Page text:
The review by Dr. Klein and colleagues notes that, given phenotypic similarities between recurrent idiopathic pericarditis and periodic fever syndromes, disorders of the inflammasome may contribute to relapsing attacks. Therapies that target the inflammasome, such as anakinra, may lead to more durable remission and resolution. Recent studies looking at the role of the inflammasome in complicated pericardial disease highlight important distinctions with regard to inappropriate auto-inflammation as compared with those with predominant autoimmune disease.
The mainstay of medical treatment for recurrent idiopathic pericarditis has been use of anti-inflammatory therapies. The goals of these agents are to control symptoms during a flare and to decrease risks for recurrence. “It’s important to emphasize efforts to reduce recurrence,” says Dr. Klein. “Many patients with recurrent idiopathic pericarditis have a chronic disease. They may take anti-inflammatories for months or years, but then experience random relapses or have attacks when their medications are tapered. For these patients, clinicians need to understand the safety and efficacy of the therapies they prescribe.” He adds that potential use of disease-modifying therapies and biologics should be investigated.
Among patients with complicated pericarditis, a better understanding of the causes and pathological progression of pericardial inflammation is needed. “We need research on the role of multimodality imaging to guide appropriate care,” Dr. Klein says. “In addition, randomized control trials are needed to assess and compare novel therapies—like biologic drugs—and surgical options for complicated pericarditis. Furthermore, studies on genetic mutations that increase susceptibility to the disease are also warranted.”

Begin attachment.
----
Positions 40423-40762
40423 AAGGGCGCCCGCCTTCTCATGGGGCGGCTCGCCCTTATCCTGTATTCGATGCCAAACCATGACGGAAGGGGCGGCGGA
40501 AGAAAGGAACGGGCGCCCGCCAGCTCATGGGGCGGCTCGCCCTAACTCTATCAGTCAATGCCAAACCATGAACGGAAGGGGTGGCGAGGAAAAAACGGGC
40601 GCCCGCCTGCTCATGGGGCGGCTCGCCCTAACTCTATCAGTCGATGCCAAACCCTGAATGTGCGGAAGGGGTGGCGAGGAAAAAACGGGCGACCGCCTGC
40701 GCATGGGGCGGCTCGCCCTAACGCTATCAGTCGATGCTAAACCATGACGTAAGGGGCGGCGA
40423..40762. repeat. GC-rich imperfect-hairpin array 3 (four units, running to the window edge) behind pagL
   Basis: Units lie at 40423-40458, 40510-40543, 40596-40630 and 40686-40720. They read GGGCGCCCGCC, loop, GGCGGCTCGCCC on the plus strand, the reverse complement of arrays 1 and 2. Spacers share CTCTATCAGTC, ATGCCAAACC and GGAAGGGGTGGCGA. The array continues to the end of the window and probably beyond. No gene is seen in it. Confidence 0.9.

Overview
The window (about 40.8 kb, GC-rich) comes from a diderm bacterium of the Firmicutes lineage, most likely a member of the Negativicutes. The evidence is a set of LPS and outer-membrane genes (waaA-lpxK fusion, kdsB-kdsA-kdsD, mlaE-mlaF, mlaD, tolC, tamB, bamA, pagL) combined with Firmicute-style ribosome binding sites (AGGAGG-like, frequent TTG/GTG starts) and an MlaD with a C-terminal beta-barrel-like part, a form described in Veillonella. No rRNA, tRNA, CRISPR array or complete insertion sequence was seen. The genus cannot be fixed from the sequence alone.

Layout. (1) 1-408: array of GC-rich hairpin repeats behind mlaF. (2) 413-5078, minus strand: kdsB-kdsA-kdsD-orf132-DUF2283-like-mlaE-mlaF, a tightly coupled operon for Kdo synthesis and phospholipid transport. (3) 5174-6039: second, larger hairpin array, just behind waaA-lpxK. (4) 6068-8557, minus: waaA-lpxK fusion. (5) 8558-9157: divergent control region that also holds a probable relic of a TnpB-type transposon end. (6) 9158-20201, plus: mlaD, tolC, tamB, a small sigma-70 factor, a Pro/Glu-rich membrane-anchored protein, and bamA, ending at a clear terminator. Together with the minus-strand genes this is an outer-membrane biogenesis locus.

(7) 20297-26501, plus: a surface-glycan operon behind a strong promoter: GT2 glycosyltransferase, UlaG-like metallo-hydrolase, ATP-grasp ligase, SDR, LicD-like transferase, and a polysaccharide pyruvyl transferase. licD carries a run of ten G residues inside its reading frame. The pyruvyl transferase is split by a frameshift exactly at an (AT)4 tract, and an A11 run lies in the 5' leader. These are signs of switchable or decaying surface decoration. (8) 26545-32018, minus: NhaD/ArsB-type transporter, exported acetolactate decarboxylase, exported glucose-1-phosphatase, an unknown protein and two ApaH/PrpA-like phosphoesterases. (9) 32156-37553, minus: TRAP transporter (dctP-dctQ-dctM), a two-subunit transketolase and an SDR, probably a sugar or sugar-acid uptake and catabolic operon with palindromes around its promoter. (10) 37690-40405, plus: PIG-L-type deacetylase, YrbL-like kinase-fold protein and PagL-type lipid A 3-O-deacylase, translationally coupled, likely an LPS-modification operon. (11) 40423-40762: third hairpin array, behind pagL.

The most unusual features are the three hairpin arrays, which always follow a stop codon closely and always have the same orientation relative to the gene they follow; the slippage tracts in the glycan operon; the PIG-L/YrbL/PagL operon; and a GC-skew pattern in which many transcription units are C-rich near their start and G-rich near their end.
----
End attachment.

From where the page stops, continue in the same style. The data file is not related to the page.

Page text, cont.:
Dr. Klein adds that optimizing the care of complicated pericarditis is important not only for cardiologists but also for clinicians in emergency medicine, internal medicine, rheumatology, and other disease states. “We have made significant strides in caring for this patient group and complicated pericarditis patients can now be referred to Centers of Excellence, which are located in several regions of the United States, including the Cleveland Clinic,” he says. “The next step is to further our knowledge on management of the disease and to conduct multicenter trials and registries that collect data on the effects of novel treatments and other strategies so that we can improve patient outcomes.”
Cremer PC, Kumar A, Kontzias A, et al. Complicated pericarditis: understanding risk factors and pathophysiology to inform imaging and treatment. J Am Coll Cardiol. 2016;68:2311-2328. Available at: http://www.sciencedirect.com/science/article/pii/S0735109716353207.
Dr. Klein answers questions about the correct treatment of recurrent pericarditis on a YouTube video that is available at https://www.youtube.com/watch?v=zkR4BVd-pTg.
Klein AL, Abbara S, Agler DA, et al. American Society of Echocardiography clinical recommendations for multimodality cardiovascular imaging of patients with pericardial disease: endorsed by the Society for Cardiovascular Magnetic Resonance and Society of Cardiovascular Computed Tomography. J Am Soc Echocardiogr. 2013;26:965-1012.
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Imazio M, Gaita F. Diagnosis and treatment of pericarditis. Heart. 2015;101:1159-1168.